Knox, Lucy Flucker (ca. 1756-1824) to William Knox
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Gilder Lehrman Collection #: GLC02437.10005 Author/Creator: Knox, Lucy Flucker (ca. 1756-1824) Place Written: New Haven, Connecticut Type: Autograph letter signed Date: 23 August 1776 Pagination: 2 p. : docket ; 33 x 24.6 cm.
Knox writes to her brother-in-law: "we are now upon the eve of something decisive- the enemy have landed a number of men some say six thousand upon long island- we have a report to day- that- they have been ambushed and greatly weakened- but so far is certain- that a skirmish has happened upon the island that a reinforcement from the main body have gone over..." Reports that General John Sullivan has replaced Nathanael Greene as commander of troops on Long Island, noting that Greene is dangerously ill. Mentions a violent storm that occurred over New York City, killing five men, four of whom were officers. Her baby, Lucy, is doing well. Hopes Lucy will have a chance to grow up surrounded by family.
N Haven August 23d
Dear William -
Your intelegence of a vessel going to england - gave me great pleasure - I shall certainly write to my Father and forward the letter to you in a day or two at farthest - we are now upon the eve of something decisive - the enemy have landed a number of men some say six thousand upon long island - we have a report to day that they have been [struck: ambush] ambushed and greatly weakened - but so far is certain - that a skirmish has happened upon the island - that a reinforcement from the main body have gone over and tis thought the consequence will be a general battle - to say what I feel woud require a language far more expressive than ours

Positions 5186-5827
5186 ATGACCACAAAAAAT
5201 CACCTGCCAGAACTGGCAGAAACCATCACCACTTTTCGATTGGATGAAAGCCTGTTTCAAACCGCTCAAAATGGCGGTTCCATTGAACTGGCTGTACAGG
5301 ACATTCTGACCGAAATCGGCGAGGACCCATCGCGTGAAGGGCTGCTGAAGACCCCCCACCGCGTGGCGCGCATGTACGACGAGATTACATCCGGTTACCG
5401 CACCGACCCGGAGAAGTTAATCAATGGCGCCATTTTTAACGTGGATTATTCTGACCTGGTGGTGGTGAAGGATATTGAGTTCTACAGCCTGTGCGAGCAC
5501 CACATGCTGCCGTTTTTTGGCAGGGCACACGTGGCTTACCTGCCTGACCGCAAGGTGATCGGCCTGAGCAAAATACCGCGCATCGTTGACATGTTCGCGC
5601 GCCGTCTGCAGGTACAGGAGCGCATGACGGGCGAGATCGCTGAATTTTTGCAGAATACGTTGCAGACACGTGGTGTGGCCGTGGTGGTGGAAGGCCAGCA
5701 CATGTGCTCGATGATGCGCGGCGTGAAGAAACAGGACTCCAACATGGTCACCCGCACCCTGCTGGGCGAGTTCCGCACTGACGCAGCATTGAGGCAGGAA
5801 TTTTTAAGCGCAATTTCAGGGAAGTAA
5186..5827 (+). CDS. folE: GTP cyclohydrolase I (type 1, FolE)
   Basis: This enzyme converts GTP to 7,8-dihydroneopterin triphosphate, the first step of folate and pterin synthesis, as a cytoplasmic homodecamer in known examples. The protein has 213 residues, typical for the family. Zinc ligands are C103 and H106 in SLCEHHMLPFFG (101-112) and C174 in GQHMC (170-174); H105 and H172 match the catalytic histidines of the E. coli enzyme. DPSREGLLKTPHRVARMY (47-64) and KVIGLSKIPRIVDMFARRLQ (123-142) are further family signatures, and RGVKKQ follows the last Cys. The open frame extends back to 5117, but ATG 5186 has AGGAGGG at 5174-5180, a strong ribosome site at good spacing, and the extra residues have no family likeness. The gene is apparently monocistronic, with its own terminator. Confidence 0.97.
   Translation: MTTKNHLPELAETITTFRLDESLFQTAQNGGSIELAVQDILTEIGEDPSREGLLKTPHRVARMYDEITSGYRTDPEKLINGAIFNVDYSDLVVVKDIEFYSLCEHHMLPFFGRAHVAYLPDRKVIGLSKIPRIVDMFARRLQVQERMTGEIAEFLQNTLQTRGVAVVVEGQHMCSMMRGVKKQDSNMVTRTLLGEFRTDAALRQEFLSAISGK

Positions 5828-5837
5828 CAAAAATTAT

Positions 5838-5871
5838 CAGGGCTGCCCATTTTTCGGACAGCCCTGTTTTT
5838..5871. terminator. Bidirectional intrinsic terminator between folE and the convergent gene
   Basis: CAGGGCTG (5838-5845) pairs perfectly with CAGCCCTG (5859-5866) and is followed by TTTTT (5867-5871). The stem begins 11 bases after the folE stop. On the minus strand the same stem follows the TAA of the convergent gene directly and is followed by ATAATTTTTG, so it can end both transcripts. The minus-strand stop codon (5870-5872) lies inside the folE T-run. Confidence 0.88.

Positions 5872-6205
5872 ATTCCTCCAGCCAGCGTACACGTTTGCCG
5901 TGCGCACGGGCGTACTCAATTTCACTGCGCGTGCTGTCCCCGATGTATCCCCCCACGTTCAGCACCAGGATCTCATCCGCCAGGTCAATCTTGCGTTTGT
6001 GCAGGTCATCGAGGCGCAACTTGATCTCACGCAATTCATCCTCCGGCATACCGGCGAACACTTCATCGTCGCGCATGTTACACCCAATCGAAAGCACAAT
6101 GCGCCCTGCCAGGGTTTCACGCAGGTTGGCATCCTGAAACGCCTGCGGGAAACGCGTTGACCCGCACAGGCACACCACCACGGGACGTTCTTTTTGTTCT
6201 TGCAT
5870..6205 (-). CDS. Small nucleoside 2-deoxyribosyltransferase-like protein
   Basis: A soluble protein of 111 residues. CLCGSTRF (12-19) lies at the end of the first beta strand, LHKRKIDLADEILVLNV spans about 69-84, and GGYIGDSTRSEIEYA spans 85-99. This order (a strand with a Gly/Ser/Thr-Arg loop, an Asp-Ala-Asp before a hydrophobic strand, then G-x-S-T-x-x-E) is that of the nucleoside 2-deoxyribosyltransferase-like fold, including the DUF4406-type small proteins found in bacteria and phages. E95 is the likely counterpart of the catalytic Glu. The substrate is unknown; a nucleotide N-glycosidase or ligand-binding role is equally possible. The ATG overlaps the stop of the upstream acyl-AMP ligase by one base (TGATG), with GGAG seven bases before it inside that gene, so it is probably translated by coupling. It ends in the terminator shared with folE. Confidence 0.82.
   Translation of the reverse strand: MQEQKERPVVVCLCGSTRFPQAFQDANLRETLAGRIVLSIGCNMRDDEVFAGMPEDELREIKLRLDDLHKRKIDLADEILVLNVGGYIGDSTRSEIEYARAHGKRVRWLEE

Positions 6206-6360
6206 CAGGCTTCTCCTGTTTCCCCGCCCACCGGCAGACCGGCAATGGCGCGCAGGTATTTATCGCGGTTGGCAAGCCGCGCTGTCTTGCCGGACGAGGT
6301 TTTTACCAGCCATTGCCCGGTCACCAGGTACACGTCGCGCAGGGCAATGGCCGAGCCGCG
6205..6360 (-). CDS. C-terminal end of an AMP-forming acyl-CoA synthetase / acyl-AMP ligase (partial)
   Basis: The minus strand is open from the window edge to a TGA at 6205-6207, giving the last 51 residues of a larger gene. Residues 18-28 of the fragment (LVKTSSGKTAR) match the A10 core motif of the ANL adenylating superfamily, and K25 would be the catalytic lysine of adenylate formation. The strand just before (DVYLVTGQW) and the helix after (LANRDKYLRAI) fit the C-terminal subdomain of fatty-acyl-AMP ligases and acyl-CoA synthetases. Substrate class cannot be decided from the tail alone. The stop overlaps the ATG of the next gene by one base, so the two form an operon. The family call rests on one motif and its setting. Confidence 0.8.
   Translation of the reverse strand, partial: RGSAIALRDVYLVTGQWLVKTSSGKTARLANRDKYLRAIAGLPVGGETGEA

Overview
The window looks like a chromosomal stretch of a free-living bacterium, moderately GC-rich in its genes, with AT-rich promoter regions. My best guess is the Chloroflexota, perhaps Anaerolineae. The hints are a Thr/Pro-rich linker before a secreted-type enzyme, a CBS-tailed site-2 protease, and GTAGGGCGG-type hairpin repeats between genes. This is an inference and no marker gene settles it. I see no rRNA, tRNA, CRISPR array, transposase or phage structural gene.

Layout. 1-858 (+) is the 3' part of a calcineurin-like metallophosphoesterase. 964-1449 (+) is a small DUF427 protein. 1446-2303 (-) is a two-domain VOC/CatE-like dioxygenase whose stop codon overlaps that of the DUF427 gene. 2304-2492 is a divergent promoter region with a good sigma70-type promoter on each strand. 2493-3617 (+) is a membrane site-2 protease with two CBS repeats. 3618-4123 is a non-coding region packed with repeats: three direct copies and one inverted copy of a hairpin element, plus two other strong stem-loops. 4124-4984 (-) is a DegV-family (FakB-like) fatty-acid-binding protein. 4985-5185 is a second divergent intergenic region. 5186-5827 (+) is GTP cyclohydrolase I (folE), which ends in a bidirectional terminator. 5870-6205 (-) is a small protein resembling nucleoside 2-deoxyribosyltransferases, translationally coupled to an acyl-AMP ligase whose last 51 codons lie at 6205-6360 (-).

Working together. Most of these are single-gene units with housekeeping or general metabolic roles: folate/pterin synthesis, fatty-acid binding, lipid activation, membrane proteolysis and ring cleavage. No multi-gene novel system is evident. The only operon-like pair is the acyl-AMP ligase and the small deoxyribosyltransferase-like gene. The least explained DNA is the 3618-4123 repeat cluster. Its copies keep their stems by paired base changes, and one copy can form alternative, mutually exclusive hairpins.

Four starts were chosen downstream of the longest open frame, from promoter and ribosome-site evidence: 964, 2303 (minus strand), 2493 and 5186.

may Heaven defend your brother - General Greene is dangerously ill - General Sullivan now commands at long island - I believe they are both good men - but the former was much depended upon - it appears like a frown of providence - but you know we are short sighted beings - the terrable storm of thunder at New York can be no news to you - five men were killed - four of whom were officers - and a number wounded how horrid it must have been - it struck thirteen times I am told in the city - my Harry was then preserved and why not now we will hope the best - we will hope that day will come when we shall live together a happy family and our little Lucy will grow up among us - A blessing to us all - if it should I think we shall and ought to be good - Much we shall have to be thankful for: - I wrote you a few days since by a Mr Andrews - I want to know whether the letter reached you as the man is a stranger to me - I must shorten this as I have a letter to write to York - My love to Mrs Jarvis - Compliments to Mr Parry &c - I am in haste - your very sincere friend -
 You should call upon Mrs Johannes and tell her Mrs Ballard is well - it will be a good introduction to the young ladies - we lodge together at a Mr Balsfords in New Haven - Lucy is well -
Letter from Mrs Knox
Augt: 23.d 1776 -
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